Nah, you’ll never fight that duel ‘cos if we find him first, we’ll just shame him out of Dodge. Joni is high up there with Dylan in poetry and even more in melody. Why does she not do concerts?

  • bruce burke

    and I’ll play if you have the money and if you’re some kind of friend to me….
    Joni is what beauty and poetry are all about.
    Straight guys may love her cheek bones and gay guys her independence, but Joni Mitchell is universally loved.  My life of waitng with Joni playing in the backgroung has prepared me for eternity.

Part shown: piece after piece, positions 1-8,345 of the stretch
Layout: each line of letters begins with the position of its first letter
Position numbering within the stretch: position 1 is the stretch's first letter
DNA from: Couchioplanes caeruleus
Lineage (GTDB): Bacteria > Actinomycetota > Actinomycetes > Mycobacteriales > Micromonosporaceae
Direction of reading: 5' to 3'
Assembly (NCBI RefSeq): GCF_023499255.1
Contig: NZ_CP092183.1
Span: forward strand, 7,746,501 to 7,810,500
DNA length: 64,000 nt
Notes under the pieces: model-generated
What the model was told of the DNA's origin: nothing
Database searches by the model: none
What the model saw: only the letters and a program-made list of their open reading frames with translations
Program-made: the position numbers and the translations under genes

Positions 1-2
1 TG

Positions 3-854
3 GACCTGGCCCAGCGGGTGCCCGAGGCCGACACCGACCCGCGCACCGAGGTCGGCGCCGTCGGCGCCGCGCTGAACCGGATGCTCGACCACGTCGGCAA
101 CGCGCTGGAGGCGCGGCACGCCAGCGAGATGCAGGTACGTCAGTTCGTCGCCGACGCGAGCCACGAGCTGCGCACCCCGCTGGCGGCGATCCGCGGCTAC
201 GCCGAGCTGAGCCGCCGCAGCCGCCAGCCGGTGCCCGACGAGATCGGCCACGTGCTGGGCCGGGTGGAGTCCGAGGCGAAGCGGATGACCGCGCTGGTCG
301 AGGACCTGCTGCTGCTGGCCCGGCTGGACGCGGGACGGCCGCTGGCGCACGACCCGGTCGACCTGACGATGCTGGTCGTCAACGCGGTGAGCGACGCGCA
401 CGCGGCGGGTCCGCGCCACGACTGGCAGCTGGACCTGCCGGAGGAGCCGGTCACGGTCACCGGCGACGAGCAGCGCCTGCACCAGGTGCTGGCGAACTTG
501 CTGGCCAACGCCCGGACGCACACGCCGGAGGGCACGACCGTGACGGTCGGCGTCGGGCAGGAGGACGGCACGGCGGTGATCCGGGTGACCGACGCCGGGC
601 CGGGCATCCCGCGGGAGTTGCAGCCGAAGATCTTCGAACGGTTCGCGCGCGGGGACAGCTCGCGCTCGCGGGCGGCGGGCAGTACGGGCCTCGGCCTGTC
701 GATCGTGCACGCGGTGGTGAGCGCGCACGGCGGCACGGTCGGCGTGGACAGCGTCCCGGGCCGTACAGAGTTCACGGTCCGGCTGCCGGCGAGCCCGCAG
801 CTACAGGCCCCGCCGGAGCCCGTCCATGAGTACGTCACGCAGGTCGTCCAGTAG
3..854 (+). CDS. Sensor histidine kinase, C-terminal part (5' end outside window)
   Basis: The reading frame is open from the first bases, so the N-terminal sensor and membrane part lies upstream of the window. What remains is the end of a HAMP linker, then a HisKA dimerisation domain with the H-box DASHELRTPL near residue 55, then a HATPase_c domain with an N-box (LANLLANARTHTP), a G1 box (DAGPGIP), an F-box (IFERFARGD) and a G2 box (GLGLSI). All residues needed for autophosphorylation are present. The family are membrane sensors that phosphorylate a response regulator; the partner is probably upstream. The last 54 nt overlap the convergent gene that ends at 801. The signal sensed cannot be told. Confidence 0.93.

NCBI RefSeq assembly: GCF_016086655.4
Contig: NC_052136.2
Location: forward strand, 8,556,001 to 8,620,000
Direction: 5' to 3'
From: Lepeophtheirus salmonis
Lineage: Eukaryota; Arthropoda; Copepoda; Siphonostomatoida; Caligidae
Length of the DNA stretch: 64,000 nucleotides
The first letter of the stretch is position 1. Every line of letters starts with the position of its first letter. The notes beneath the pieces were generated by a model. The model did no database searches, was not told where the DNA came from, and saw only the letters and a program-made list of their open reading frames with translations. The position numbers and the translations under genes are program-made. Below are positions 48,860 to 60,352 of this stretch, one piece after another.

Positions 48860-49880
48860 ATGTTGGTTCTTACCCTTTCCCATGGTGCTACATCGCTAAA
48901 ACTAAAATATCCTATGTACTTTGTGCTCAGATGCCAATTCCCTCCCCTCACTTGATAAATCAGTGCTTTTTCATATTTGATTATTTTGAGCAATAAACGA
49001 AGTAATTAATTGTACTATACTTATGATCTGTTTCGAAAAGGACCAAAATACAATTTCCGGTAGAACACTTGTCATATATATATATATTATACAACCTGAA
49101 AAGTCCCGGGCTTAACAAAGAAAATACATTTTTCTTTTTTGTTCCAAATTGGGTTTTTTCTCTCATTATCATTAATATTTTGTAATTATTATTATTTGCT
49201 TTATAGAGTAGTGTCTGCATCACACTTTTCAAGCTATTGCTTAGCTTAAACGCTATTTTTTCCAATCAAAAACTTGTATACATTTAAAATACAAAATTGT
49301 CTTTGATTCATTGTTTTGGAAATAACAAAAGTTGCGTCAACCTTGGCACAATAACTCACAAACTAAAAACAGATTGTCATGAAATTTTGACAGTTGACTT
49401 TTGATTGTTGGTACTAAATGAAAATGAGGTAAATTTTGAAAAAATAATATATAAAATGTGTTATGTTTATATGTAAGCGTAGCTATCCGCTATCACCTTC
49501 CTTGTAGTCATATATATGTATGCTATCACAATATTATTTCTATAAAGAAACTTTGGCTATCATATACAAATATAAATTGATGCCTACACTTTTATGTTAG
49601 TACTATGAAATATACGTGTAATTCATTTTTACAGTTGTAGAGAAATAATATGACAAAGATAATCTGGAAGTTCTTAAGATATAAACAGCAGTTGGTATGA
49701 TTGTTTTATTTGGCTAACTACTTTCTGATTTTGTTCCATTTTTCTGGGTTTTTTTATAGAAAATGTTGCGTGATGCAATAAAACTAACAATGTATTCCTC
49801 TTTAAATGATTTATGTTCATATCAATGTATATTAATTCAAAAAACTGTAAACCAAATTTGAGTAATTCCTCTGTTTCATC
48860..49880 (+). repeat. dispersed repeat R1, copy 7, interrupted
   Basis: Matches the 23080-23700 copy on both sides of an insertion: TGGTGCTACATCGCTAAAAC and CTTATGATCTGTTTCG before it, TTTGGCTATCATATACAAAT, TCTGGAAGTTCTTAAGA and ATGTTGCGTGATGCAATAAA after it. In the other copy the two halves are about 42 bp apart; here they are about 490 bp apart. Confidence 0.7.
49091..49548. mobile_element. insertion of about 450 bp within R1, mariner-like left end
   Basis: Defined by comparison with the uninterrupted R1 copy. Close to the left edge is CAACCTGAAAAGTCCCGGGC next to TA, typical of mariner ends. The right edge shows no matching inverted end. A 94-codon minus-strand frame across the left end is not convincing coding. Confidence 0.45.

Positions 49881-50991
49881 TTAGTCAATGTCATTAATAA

• http://www.facebook.com/people/JL-Serkes/579789275 JL Serkes

    Hissing of Summer Lawns a masterpiece. She has delighted me for ever.

  • silvanusslaughter

    Hissing of Summer Lawns blew me away when it appeared. I never gave a damn what Rolling Stone thought. Most of the male writers at that time were all trying to get a job in the record industry themselves. 

  • john

    Stevie Wonder, is analagous to Mitchell in that he wrote very different music
    that was catchy and beautiful, he played the instruments, sang the songs, and has incredibly devoted fans. I have searched my brain for others but I can’t find any that fit. Joni is special !

  • Philiphansen